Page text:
The Russian position was expressed no less forcefully. The arguments were on our side. Like the principle of indivisible security. During the talks, the United States and its NATO allies insisted that our main demand for legal guarantees that NATO will not expand eastward was unrealistic. They argued that NATO has its own procedures: only its member countries decide whom to accept and whom to reject, if a country applies. But instead of the NATO procedures, we returned them again and again to the agreements that were drafted within the framework of the entire Euro-Atlantic community and the OSCE.
Indeed, they interpret the indivisibility of security as the freedom of every country to choose its allies. However, the same sentence reads, without any dots or commas, that this freedom is granted with an understanding that in this context the Participating States "will not strengthen their security at the expense of the security of other States." Not a single country or a group of countries has the right to claim dominant positions in the Euro-Atlantic Region. All these ideas were harmonised in a package and ultimately reaffirmed with the adoption of the Charter for European Security at the OSCE summit in Istanbul in 1999. The West is open to whatever ideas benefit it. We believe that the freedom to choose alliances is an integral part of the unacceptable moves that will undermine the security of Russia and any other state.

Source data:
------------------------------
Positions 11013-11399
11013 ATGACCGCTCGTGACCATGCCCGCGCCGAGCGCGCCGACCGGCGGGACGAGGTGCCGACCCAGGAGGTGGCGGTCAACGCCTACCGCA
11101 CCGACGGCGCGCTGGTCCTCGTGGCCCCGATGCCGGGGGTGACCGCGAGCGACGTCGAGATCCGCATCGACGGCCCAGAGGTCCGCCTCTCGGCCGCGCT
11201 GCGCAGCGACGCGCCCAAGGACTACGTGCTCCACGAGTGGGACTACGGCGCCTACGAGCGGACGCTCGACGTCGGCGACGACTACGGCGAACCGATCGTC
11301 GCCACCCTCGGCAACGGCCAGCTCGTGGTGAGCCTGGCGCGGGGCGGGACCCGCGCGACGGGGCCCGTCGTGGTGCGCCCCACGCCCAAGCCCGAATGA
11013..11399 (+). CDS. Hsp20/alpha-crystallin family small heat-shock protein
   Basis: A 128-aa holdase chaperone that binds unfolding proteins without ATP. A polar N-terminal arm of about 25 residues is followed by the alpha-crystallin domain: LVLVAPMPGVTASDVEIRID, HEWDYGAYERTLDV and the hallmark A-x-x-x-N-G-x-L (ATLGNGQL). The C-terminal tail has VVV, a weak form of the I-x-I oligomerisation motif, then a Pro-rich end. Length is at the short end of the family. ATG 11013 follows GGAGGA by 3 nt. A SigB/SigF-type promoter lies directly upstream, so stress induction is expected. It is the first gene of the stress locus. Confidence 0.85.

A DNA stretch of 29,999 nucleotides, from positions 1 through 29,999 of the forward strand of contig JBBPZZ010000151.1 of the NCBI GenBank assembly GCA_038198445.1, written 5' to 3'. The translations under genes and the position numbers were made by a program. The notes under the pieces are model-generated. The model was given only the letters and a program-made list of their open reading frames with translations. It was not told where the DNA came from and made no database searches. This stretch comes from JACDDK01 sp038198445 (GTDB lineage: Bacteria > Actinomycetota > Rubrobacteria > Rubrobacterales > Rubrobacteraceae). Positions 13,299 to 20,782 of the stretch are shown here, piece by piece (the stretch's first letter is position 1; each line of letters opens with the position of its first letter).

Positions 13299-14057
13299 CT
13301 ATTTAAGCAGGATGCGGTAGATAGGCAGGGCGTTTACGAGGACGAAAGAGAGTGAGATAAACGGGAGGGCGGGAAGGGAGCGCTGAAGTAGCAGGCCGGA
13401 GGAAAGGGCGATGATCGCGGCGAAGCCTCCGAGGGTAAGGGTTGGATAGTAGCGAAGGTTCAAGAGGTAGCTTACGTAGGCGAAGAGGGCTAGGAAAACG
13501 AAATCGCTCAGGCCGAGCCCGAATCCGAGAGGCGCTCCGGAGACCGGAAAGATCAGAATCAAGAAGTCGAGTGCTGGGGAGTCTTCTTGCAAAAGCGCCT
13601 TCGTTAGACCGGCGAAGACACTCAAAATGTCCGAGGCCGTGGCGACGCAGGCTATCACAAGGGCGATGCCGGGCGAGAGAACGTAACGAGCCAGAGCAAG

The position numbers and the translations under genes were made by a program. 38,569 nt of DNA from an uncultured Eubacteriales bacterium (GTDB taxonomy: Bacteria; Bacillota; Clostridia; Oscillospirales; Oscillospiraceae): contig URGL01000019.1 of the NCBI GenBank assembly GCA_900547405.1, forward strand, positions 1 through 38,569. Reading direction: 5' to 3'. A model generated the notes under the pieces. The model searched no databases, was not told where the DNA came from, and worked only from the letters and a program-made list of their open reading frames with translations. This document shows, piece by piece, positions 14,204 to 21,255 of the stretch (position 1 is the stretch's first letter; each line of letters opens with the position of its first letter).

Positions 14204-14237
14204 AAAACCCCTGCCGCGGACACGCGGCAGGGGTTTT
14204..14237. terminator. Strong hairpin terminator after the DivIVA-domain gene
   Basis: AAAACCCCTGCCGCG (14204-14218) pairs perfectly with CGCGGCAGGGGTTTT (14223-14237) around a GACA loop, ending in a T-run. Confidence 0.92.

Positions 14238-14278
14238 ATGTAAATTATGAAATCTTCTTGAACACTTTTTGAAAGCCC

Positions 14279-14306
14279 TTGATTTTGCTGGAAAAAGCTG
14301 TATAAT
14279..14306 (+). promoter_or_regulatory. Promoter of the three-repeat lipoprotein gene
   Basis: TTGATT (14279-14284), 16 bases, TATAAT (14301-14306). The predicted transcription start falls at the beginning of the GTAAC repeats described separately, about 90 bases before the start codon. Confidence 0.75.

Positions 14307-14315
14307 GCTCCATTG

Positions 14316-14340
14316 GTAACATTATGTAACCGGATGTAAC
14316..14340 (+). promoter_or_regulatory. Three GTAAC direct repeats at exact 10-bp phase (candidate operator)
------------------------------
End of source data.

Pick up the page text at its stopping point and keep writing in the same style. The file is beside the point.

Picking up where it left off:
Vyacheslav Nikonov: But still, did the talks go as expected, better or worse?
Sergey Lavrov: As expected. I think we know the US negotiators pretty well by now. We have met with them many times for different reasons, including the talks on Iran's nuclear programme and the New START Treaty. We understood basically what the conversation would be like. For us, it was very important to follow a direct instruction of President of Russia Vladimir Putin. He said we should be as tough as possible on all issues of European security. This applies not only to Russia's unilateral demand not to interfere with it and not to do anything that makes us displeased but also to the principles aimed at ensuring the security of all without encroaching on anyone's interests and without harming the security of any state.
Dimitri Simes: You did not and could not expect the United States and NATO to agree to negotiate a ban on the accession of Eastern European countries, primarily Ukraine and Georgia, to NATO. You rightly said that the result was predictable. Listening to your dialogue with officials from the US Administration and US Congress, one begins to realise that Russia's response is not predictable. It was proposed to continue the talks on medium-range missiles (at least that is what the State Department and the White House are saying), on the possible limitation of military exercises and on better informing them about military exercises. With regard to NATO infrastructure advancing to Eastern Europe, I understand, Russia received a firm no. Everyone is wondering how Russia will respond. Continue talks, withdraw or other actions, such as weapons or military action?